A legendary landmark, re-imagined: Situated on 317 secluded acres bordering Santa Fe National Forest and just minutes from downtown Santa Fe, Bishop's Lodge is a soulful retreat steeped in heritage.

Mother and daughter hiking at Bishop's Lodge
Woman sipping coffee in front of a kiva fireplace at Bishop's Lodge
Two cowboys ride horses with their dog at Bishop's Lodge, Santa Fe
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A Mindful Meeting of History & Presence

The Art of Adventure & The Adventure of Art

Settled more than 150 years ago by Bishop Jean Baptiste Lamy, this iconic Santa Fe landmark has undergone a sensitive restoration to preserve its distinctive Southwestern heritage for the next generation. Explore our vibrant culture of discovery and expression through nature-driven adventures, visual arts, ancient healing arts, culinary journeys and memorable celebrations.

Stay at Bishop's Lodge

Kiva Suite with fireplace and seating area at Bishop's Lodge
Book an unforgettable stay in a Kiva, with a private patio with fire pit and plunge pool
Kiva Suite bedroom at Bishop's Lodge

Get Centered at Turquesa Healing Arts Studio

This wellness sanctuary is rooted in traditional Southwestern ritual, and draws inspiration from the generative power of the living Earth. Restore stressed muscles with massages that feature natural products infused with potent healing botanicals; rebalance chakras with healing turquoise gem therapy; or book a healing art experience in which you'll create your own unique masterpiece that allows you to symbolically express emotions in a playful and empowering way.

Two women meditating in front of a mountain view at Bishop's Lodge
Making incense at Bishop's Lodge
Three women with yoga mats walking by the chapel at Bishop's Lodge
Fireplace and candles on a mantel at Bishop's Lodge
Fireplace and candles on a mantel at Bishop's Lodge

Food. Family. Fire.

Holidays at Bishop's Lodge

Experience the raw, sacred beauty exclusive to our high-desert surrounds. Celebrate the holidays and set intentions for the new year with an indulgent winter’s feast for the body, mind and soul.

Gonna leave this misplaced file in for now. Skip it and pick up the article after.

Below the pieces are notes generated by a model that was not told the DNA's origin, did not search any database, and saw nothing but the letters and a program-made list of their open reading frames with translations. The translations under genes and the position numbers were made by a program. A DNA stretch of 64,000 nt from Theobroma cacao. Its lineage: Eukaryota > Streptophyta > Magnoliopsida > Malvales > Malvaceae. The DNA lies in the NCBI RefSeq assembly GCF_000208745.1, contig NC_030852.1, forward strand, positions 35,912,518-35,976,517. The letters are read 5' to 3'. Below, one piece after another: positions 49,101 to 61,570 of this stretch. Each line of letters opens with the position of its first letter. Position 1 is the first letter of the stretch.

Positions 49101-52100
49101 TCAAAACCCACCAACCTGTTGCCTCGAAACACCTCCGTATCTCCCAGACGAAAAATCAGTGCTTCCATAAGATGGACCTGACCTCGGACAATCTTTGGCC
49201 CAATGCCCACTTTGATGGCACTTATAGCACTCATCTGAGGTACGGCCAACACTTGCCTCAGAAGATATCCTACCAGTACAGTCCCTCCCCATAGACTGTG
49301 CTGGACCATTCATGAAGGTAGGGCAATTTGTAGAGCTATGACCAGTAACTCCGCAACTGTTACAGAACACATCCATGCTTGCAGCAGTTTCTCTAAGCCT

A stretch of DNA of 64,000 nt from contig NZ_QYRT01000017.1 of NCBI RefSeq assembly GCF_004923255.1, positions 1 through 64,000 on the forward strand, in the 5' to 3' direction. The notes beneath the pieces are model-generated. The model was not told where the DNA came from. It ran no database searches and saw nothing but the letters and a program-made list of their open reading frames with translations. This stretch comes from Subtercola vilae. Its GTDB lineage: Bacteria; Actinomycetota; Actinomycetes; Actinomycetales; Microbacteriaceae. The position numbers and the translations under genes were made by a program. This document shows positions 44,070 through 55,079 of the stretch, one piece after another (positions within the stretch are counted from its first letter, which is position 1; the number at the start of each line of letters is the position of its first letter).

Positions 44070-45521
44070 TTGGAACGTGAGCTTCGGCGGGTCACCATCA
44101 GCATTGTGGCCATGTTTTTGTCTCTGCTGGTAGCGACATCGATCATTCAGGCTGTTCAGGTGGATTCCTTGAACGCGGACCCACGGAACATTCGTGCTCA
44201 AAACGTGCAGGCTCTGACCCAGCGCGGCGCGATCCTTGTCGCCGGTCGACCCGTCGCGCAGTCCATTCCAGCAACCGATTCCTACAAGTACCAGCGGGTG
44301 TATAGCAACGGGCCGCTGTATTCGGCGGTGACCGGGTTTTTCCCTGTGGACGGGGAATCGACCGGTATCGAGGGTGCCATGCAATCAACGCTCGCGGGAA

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Find your perfect itinerary

go home with a story

From exploring the trail rides to talking art with artists in residence, Santa Fe is a world of contrasts that beckons to be explored.

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An introduction

Stories from Bishop's Lodge

Warren Eliphalet Rollins

Learn A Glimpse Into Santa Fe’s Early Art Scene at Bishop’s Lodge

Settled more than 150 years ago, Bishop’s Lodge is steeped in history and a profound sense of place. As its General Manager, I take special pride in our team’s sensitive restoration and preservation efforts. Authenticity infuses our entire approach, and one extraordinary tribute—both to the diverse native communities that have long made New Mexico their home, as well as to Santa Fe’s deep artistic roots—can be found in our Dining Room. Taking pride of place are four newly restored oil paintings by Warren E. Rollins of Puebloan life from the 1920s.

John Volponi
General Manager
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Kimmy Rohrs of Whiskey and Clay, Santa Fe

Eat A Behind-the-Scenes Peek at SkyFire's Locally Made Ceramics

I’ve created custom ceramics under the Whiskey and Clay line for restaurants in Marfa, Texas to Beverly Hills. But SkyFire at Bishop’s Lodge is the first restaurant in Santa Fe for which I’ve crafted unique pieces. Drawn to Santa Fe by its vibrant arts scene, proximity to nature, and slower pace of life, I moved here a few years ago—so it’s a huge honor to already be a part of such a treasured Santa Fe landmark. (Local friends have shared stories of horseback riding and cherished family holidays at the Lodge, and I hope to create my own memories, too, when it reopens.)

Kimmy Rohrs
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Eat Dean Fearing on Santa Fe, Southwestern Cuisine and SkyFire

Santa Fe has always had a certain kind of magical hold over me. I have so many memories, with the most amazing being the opening party for Mark Miller’s Coyote Café in the ‘80s—a seminal moment for Southwestern cuisine. A group of us—myself, Mark, Robert del Grande who had Café Annie in Houston at the time, and Stephan Pyles who had just opened up Routh Street Café in Dallas—had started this movement of cooking with indigenous Southwestern ingredients. This was its big moment, when Southwestern cuisine finally got its deserved space in the spotlight.

Dean Fearing
Concept Chef
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